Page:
The Single Most Common Problem with Application Stories
…is manuscript format. Every year.
Why manuscript format?
Because it makes things easier.
You can write in whatever format you want. Write in pencil at the end of your Algebra notebook, scribble in pen on receipts, write white-on-blue on the computer, dictate to a person or a program, use the defaults for your word processor, whichever one it is. Write however you want.
When you show other people, though, you have to make certain changes.
Proper manuscript format makes it easier for the editor or slush reader to get through your story. That’s really what it is. There aren’t boxes or squidgy characters where your computer’s apostrophes failed to turn into their computer’s apostrophes. The text is large enough to read and well-spaced. No one has to change the font.
When you don’t use proper manuscript format, you make things harder on the slush reader, which, consciously or not, is a tick in the ‘no’ column. More than that, you mark your story as belonging to someone who doesn’t care… or you mark your story as a bad story. You care enough to write it, to edit it, to figure out markets and editors and SASEs, don’t you care enough to use Courier? Or perhaps you didn’t actually care to edit it and figure out the right market, as evidenced by your lack of proper manuscript format.
Manuscript format is important. It won’t kill your story, but it gives a strong first impression.
So how do you accomplish it?
The links at the beginning of the post are to manuscript format pages. I won’t repeat everything in them– I’m just going to handle a few of the weird and worrisome questions you might have. Many of these are things I saw while reading application stories– don’t worry, I couldn’t tell you any specific story that did them, so this is not a direct reaction to any– but some are weird personal peeves.
Somewhere in your word processer, there is an option of Header and Footer. Use it. The first several stories I sent out had the header in the main text, which is just a pain.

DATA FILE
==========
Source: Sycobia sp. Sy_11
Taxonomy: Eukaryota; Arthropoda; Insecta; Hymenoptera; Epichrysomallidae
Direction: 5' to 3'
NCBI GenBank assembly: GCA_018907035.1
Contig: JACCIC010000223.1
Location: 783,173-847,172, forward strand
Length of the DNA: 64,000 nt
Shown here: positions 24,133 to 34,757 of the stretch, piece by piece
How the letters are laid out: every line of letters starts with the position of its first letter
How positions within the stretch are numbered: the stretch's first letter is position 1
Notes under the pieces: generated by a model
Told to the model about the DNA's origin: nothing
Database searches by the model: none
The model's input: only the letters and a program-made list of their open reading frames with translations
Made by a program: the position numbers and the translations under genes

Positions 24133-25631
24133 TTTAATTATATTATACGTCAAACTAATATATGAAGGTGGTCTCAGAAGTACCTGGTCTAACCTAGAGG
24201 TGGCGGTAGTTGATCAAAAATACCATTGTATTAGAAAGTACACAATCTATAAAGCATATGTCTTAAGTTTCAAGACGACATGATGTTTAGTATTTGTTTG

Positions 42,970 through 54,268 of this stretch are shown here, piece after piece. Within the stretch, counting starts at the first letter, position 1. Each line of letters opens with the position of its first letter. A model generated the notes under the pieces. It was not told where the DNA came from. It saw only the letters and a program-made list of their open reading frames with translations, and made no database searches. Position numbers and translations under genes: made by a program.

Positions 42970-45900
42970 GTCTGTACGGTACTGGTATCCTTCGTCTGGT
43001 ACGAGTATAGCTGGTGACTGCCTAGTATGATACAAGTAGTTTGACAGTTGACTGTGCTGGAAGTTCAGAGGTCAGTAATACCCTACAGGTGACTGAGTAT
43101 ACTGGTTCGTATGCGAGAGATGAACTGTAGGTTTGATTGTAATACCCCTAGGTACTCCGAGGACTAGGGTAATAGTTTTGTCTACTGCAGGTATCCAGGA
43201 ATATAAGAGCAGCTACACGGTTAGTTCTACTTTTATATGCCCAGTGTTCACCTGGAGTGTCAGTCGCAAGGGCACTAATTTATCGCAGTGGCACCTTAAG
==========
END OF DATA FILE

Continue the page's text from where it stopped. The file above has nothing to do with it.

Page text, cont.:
I also like to see the header in the same font as the story, perhaps in a smaller size. Some word processers don’t default to this.
Also somewhere is a Page Setup or Page Layout, which gives an option for a Different First Page Header. Use this. It’s a personal peeve, but your first page is obviously your first page.
About that first page….
Do you need your address, phone number, email, and Social Security number? Except the last, yes. I’ve never been notified of an acceptance any way but email, but it does happen.
Do you need your word count? Heck yes. Use whatever method you prefer– I go with Word– and round to the nearest hundred. Don’t make the editor do this extra step.
DO NOT USE A FANCY FONT.
Times, Courier, Dark Courier if you’re printing. If it looks different enough that the reader can tell, it is different enough to throw the reader off a bit. If it’s not different enough but you just love Baskerville Old Face, why bother? You run the risk that the reader doesn’t have that font installed and now your story is interesting in a bad way.
You are not typesetting your story for publication. That happens later and by someone else.
Not My Peeve
Somewhere in your word processer, probably on the ruler at the top, is something called a tab stop. This automatically puts an indent at the beginning of a paragraph. I am told that judicious use of this feature makes life better for the eventual typesetter and/or copyeditor, whoever it is who has to take out all those tabs they don’t want in the story.
If your ending is completely unambiguous– the last page is three-quarters blank and the text ends with a sunset being ridden into– you do not need a signpost. If it’s ambiguous, it’s worth a line of END.
But how do I…?
Some questions can be answered without familiarity with a given word processer. Some cannot. Try us in the comments– if you know how to scoot the word count to the right without using six tabs, if you have a template set up, if you are curious about Dark Courier, let us know!